The candidates for an expected identification code—such as a barcode—are processed until a specific code can be analyzed. Depending on the position of the lines, the overlap to be expected between the lines is calculated from the given imaging ratios. Afterwards, the actual overlap is determined in each case through a comparison of the line profiles with one another. If this results in a clear zone of overlap, a weighted combination of the two line profiles is carried out, so that a continuous area of analysis results. For the case that no clear zone of overlap can be recognized, an individual window of analysis results for each area. Subsequently, a code-specific decoding algorithm is applied to the resulting window of analysis. This is carried out in such a way that the respective code-specific start and stop symbols are sought out and the intervening symbols are determined by use of a code table—preferably by use of a barcode table. The identification code determined in this way is then available in the data processing instrument as a reticle identification.
The elements to be used in accordance with the invention, those previously mentioned as well as those claimed and those described in the following examples of embodiment, are not subject to any special exceptional conditions in terms of their size, shape, materials used, and technical conception, so that the selection criteria known in the respective area of application can be used without any limitation.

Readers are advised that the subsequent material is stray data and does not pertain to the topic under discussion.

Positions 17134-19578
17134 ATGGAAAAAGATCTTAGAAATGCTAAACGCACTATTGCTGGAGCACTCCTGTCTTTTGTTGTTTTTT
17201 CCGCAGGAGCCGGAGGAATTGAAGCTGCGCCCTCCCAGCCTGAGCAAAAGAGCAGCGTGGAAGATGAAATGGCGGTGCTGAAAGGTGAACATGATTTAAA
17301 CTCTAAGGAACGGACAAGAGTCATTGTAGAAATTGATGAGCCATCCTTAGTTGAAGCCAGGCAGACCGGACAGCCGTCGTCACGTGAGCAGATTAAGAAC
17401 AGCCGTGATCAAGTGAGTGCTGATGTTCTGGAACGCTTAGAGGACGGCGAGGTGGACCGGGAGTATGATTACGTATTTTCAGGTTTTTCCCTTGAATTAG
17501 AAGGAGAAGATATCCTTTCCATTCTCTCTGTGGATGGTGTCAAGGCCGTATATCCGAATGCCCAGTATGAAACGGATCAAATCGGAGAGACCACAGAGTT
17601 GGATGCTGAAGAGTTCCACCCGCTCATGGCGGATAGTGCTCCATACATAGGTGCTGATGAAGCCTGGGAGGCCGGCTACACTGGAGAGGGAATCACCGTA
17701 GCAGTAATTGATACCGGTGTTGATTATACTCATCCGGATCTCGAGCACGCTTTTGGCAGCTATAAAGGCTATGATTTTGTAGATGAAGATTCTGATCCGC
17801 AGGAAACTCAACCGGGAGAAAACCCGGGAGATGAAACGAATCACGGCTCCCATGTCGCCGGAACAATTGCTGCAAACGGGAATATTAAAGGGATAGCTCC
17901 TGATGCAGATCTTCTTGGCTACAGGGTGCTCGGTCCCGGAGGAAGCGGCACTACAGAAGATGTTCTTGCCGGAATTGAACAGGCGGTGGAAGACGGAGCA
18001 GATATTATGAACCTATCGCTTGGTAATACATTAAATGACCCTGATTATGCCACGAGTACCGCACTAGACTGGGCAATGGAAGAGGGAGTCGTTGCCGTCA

Furthermore, the device is not fundamentally limited to reticles. Both the device and the process can be used for other articles. Further details, features, and advantages of the object of the exemplary embodiments ensue from the following description of the respective drawings, in which —by way of example—a device and a respective process course are described.
The drawings show the following:
Here, the reticle 40 to be observed is situated below the camera 114 and its optics 122, 124, 126 and is passed below the camera in the direction given. During its passage, the individual partial camera images are recorded.